Embryogenesis in plants can commence from cells other than the fertilized egg cell. Embryogenesis initiated from somatic cells in vitro is an attractive system for studying early embryonic stages when they are accessible to experimental manipulation. Somatic embryogenesis in Arabidopsis offers the additional advantage that many zygotic embryo mutants can be studied under in vitro conditions. Two systems are available. The first employs immature zygotic embryos as starting material, yielding continuously growing embryogenic cultures in liquid medium. This is possible in at least 11 ecotypes. A second, more efficient and reproducible system, employing the primordia timing mutant (pt allelic to hpt, cop2, and amp1), was established. A significant advantage of the pt mutant is that intact seeds, germinated in 2,4-dichlorophenoxyacetic acid (2,4-D) containing liquid medium, give rise to stable embryonic cell cultures, circumventing tedious hand dissection of immature zygotic embryos. pt zygotic embryos are first distinguishable from wild type at early heart stage by a broader embryonic shoot apical meristem (SAM). In culture, embryogenic clusters originate from the enlarged SAMs. pt somatic embryos had all characteristic embryo pattern elements seen in zygotic embryos, but with higher and more variable numbers of cells. Embryogenic cell cultures were also established from seedling, of other mutants with enlarged SAMs, such as clavata (clv). pt clv double mutants showed additive effects on SAM size and an even higher frequency of seedlings producing embryogenic cell lines. pt clv double mutant plants had very short fasciated inflorescence stems and additive effects on the number of rosette leaves. This suggests that the PT and CLV genes act in independent pathways that control SAM size. An increased population of noncommitted SAM cells may be responsible for facilitated establishment of somatic embryogenesis in Arabidopsis.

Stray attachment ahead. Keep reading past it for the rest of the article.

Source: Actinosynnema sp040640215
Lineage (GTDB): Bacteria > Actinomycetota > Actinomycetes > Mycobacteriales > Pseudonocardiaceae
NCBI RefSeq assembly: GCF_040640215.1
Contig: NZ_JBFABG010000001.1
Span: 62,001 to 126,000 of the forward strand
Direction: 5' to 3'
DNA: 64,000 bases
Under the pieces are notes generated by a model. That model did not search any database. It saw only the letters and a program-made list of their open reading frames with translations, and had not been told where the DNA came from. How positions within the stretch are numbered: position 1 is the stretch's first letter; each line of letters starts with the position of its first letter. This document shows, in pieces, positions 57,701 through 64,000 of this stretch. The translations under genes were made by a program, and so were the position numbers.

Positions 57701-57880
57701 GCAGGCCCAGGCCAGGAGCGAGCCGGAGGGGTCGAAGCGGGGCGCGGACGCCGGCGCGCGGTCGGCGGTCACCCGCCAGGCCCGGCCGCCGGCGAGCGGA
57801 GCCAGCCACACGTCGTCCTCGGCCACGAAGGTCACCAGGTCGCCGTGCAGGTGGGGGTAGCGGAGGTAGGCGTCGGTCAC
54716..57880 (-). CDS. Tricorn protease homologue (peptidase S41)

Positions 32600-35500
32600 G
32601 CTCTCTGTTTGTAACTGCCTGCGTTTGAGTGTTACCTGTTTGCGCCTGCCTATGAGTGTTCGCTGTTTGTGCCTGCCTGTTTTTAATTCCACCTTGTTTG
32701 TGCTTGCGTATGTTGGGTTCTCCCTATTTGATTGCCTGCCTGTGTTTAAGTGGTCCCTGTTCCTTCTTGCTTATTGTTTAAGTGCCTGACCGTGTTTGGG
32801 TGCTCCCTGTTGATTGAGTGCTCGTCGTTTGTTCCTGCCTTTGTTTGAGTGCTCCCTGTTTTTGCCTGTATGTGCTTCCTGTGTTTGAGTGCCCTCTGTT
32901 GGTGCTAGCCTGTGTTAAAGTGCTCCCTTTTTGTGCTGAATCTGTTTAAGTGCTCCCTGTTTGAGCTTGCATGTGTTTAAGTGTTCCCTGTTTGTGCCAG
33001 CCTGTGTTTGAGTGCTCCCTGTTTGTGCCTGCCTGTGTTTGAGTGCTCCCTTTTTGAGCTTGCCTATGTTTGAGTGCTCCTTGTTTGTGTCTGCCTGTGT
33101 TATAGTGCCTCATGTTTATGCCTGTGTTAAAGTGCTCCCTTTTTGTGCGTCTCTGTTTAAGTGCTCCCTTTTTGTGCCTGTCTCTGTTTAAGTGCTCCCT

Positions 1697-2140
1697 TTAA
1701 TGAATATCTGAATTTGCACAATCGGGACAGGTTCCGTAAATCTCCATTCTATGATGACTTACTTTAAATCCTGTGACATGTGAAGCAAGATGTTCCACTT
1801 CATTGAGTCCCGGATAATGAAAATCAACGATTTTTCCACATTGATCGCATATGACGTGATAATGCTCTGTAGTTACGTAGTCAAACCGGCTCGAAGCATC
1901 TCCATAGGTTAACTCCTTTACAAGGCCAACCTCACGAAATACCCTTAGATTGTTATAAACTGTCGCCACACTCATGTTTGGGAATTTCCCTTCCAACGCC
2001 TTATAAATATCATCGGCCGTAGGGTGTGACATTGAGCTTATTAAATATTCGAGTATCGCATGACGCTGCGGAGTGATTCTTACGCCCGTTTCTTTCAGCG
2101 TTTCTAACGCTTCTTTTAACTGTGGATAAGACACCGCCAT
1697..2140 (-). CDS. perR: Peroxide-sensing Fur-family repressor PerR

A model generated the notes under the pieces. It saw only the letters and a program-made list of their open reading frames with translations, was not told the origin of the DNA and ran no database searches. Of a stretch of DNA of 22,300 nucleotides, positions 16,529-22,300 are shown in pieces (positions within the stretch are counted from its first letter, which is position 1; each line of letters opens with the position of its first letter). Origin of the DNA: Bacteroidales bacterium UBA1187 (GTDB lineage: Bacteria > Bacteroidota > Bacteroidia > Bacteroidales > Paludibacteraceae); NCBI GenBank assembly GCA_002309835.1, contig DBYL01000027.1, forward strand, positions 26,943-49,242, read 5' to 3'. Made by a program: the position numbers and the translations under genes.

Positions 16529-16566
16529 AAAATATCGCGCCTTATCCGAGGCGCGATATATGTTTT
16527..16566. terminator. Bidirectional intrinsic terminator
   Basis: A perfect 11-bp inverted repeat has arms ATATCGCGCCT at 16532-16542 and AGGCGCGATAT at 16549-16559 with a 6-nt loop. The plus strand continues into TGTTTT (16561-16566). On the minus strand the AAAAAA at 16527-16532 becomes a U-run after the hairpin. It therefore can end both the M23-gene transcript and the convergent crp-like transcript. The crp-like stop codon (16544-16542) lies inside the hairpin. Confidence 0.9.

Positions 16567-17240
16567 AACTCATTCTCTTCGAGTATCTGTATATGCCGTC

|Publication status||Published - 1998|